Overall Depth of Neural Canal Landmarks by Delineator
Structure Delineator 1 Delineator 2 Delineator 3 Delineator 4 Delineator 5
Normal ΔEG Normal ΔEG Normal ΔEG Normal ΔEG Normal ΔEG
ASCO 35 4 33 10 39 7 37 8 34 8
ALI 41 12 48 20* 55 24* 41 10 43 12
PLI 133 16* 131 42* 135 33* 140 28* 127 14*
PSCO 146 7 135 38* 142 18* 142 25* 123 14*
ASAS 152 −17* 164 −1 162 −7 166 −10 154 18*
Table 4.
 
Depth of Neural Canal Landmarks by Monkey for Delineator 1
Table 4.
 
Depth of Neural Canal Landmarks by Monkey for Delineator 1
Structure Monkey 1 Monkey 2 Monkey 3
Normal ΔEG Normal ΔEG Normal ΔEG
ASCO 22 7 29 4 53 2
ALI 22 7 38 18* 64 14*
PLI 86 −5 166 39* 145 14*
PSCO 104 −9 181 25* 153 7
ASAS 125 −25* 185 9 146 −36*
Table 5.
 
Monkey 3 Offset: Intradelineator Reproducibility by Day for Two Delineators
Table 5.
 
Monkey 3 Offset: Intradelineator Reproducibility by Day for Two Delineators
Structure Delineator 3 Delineator 4
Normal ΔEG Normal ΔEG
Day 1 Day 2 Day 3 Day 1 Day 2 Day 3 Day 1 Day 2 Day 3 Day 1 Day 2 Day 3
BMO 624 625 630 25 24 20 644 643 647 15 20 16
ASCO 691 691 681 6 −6 3 694 705 706 8 10 12
ALI 724 719 722 33* 25 24 721 736 739 20 10 16
PLI 823 835 840 47* 38* 33* 846 844 841 36* 34* 38*
PSCO 847 844 856 22 23 11 850 857 857 33* −7 −17
ASAS 975 983 990 77* 77* 71* 979 989 999 49* 83* 69*
Table 6.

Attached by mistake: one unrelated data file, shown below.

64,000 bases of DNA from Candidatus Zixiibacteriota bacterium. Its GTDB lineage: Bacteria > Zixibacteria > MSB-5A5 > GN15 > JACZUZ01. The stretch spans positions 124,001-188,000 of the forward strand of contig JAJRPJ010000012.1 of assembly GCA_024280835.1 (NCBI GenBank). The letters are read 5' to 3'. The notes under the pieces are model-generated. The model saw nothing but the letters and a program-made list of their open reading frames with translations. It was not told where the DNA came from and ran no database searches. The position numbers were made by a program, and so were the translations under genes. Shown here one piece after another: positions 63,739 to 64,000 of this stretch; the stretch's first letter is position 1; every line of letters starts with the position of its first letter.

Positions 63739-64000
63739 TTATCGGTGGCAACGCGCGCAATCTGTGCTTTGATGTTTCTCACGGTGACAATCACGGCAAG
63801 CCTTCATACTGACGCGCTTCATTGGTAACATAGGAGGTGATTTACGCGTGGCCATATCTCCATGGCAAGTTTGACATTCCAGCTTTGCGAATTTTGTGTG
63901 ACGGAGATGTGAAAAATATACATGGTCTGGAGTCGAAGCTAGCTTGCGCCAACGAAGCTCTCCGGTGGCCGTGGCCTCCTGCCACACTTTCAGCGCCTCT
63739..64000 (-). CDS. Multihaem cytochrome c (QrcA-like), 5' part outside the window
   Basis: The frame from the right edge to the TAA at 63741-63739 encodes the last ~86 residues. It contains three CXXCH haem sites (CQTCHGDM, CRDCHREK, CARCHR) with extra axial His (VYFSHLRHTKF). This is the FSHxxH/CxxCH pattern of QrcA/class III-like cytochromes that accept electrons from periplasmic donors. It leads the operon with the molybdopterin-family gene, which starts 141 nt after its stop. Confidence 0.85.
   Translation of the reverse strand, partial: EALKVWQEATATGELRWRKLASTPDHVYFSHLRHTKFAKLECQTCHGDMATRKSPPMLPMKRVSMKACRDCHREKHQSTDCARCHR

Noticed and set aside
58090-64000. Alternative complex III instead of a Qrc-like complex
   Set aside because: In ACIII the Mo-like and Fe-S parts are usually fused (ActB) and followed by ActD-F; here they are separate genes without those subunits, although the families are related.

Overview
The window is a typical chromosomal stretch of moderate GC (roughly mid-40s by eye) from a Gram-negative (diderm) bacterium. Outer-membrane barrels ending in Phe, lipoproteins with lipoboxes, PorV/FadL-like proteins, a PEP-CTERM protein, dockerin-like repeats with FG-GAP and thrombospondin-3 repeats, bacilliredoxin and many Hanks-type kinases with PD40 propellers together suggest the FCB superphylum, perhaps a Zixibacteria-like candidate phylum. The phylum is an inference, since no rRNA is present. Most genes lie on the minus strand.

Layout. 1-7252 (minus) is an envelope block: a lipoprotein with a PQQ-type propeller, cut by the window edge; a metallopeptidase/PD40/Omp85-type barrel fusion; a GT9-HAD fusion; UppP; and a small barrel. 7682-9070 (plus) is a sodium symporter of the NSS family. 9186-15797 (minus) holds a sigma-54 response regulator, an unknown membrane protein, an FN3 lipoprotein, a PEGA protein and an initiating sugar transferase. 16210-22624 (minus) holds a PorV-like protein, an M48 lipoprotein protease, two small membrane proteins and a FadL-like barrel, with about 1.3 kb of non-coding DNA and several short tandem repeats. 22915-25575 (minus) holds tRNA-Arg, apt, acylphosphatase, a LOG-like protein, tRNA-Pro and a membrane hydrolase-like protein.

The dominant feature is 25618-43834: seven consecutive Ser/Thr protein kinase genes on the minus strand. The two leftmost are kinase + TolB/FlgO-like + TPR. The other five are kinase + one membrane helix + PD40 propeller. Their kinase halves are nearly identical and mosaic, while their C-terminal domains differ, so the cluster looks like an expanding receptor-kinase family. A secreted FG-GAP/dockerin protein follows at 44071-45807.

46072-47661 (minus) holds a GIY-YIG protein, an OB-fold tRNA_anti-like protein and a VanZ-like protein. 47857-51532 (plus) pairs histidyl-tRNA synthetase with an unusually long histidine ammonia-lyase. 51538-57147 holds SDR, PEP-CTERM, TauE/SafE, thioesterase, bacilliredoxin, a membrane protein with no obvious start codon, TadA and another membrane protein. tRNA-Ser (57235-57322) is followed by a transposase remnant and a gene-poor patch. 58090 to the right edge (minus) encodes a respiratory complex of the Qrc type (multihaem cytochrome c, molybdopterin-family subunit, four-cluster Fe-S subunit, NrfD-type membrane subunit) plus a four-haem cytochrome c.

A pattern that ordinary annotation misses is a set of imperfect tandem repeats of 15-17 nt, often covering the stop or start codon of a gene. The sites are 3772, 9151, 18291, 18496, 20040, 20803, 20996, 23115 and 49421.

Monkey 3 Depth: Intradelineator Reproducibility by Day for Two Delineators
Table 6.
 
Monkey 3 Depth: Intradelineator Reproducibility by Day for Two Delineators
Structure Delineator 3 Delineator 4
Normal ΔEG Normal ΔEG
Day 1 Day 2 Day 3 Day 1 Day 2 Day 3 Day 1 Day 2 Day 3 Day 1 Day 2 Day 3
ASCO 53 51 44 0 3 8 53 57 58 2 4 1
ALI 72 73 78 18* 18* 16* 65 66 69 6 9 17*
PLI 140 153 159 16* 9 6 150 148 147 11 17* 16*
PSCO 147 150 158 2 2 −4 151 150 150 8 −3 −9
ASAS 160 168 169 −43* −46* −46* 165 159 161 −33* −35* −38*
Table 7.
 
Canal Enlargement and Obliqueness
Table 7.
 
Canal Enlargement and Obliqueness
Monkey Structural Measure Treatment
N10 EG10
Monkey 1 BMO area (mm2) 1.06 1.21
PSCO area (mm2) 2.79 3.34
Canal enlargement (%)* 163 177
Canal obliqueness (°), † 70 68
Monkey 2 BMO area (mm2) 1.12 1.12
PSCO area (mm2) 1.75 1.84
Canal enlargement (%)* 56 65
Canal obliqueness (°), † 9 11
Monkey 3 BMO area (mm2) 1.21 1.29
PSCO area (mm2) 2.41 2.55
Canal enlargement (%)* 100 98
Canal obliqueness (°), † 63 55